Saturday, March 18, 2017

Style Matters: Intellectual Style

This is another repost from The Valve (check out the discussion), lightly revised. The difference between Continental and Anglo-American philosophy is, in part, sylistic in the sense of this post, which is about how an individual thinker likes to think. I originally posted this to New Savanna in June of 2012 and I'm bumping it to the top in view of my recent discussion of critical cognitivism (See second addendum).
March 18, 2017: And yet again. These matters are much on my mind these days, cf. my recent post on Derrida and Writerly Criticism.
When, some 35 years ago, I turned toward the cognitive sciences and away from structuralism and post-structuralism, deconstruction, and the rest, the turn was driven as much by intellectual style as by epistemological conviction. No, I didn’t have much affection for the predicate calculus, which I learned in a course in symbolic logic (it fulfilled my math requirement), but I did like the intellectual style I found in linguistics books, the sense of rigor and explicit order. I also liked the diagrams. A lot.

There were large sections in my dissertation—"Cognitive Science and Literary Theory"—where the major burden of the argument was in the diagrams. I’d work out the diagrams first and then write prose commentary on them. That modus operandi pleases me a great deal. In the preface to Beethoven’s Anvil (the book had some diagrams, but not many) I refer to my thinking in that book as speculative engineering. I like that term: speculative engineering.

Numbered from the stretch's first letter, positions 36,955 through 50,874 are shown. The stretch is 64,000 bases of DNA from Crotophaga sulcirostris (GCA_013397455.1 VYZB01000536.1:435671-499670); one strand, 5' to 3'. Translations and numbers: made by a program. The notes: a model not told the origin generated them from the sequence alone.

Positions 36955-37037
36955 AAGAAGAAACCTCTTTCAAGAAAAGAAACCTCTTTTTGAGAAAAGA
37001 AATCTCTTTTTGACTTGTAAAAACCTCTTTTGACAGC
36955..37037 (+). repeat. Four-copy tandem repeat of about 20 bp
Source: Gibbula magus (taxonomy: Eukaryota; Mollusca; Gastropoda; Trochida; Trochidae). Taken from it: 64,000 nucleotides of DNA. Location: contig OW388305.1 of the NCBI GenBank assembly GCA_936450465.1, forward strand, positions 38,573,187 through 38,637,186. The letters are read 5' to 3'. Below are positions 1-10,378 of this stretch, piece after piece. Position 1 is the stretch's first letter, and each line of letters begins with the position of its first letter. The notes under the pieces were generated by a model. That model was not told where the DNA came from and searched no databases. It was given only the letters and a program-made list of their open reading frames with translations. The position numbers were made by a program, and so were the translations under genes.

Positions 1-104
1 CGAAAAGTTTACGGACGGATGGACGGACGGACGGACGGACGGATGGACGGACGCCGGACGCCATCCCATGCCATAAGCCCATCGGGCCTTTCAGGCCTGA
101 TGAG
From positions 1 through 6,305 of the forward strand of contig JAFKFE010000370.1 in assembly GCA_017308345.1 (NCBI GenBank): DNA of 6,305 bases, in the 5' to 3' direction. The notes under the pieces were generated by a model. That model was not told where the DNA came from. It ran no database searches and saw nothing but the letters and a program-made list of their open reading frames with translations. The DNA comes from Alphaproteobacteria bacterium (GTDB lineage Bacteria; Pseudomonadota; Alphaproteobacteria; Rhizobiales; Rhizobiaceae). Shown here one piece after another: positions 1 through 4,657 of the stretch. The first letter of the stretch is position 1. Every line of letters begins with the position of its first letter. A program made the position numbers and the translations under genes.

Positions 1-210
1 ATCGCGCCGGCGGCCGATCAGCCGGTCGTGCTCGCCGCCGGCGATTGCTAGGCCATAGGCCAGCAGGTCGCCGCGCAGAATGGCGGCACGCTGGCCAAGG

There are other intellectual styles, obviously. Some very different from my diagrammatic and speculative engineering style.

Take New Historicism (in literary criticism) for instance. I’ve not read much in that vein, but I’ve read some, and some of that I’ve found quite interesting and delightful. If New Historicism is, as I’ve been told, the closest thing literary studies currently has to a dominant methodological practice, I can’t help but thinking that is as much about intellectual style as about epistemological conviction.

It is, or can be, a very writerly style. One gathers a pile of stories, vignettes, and passages from various writers, literary and not, and arranges them more according to rhythm, surprise, and repose than for logical progression and finality — though such matters come into play as well. It is a style that can be a bit like literature itself, at least prose fiction, though one can sneak in some lyrical passages here and there, and maybe even a bit of insistent rhythm.

* * * * *

I’ve got two suspicions about style matters:

1.) In anyone’s intellectual ecology, style preferences are deeper and have more inertia than explicit epistemological beliefs.

2.) Some of the pigheadedness that often crops up in discussions about humanities vs. science is grounded in stylistic preference that gets rationalized as epistemological belief.

* * * * *

Diagrams (Addendum 2012)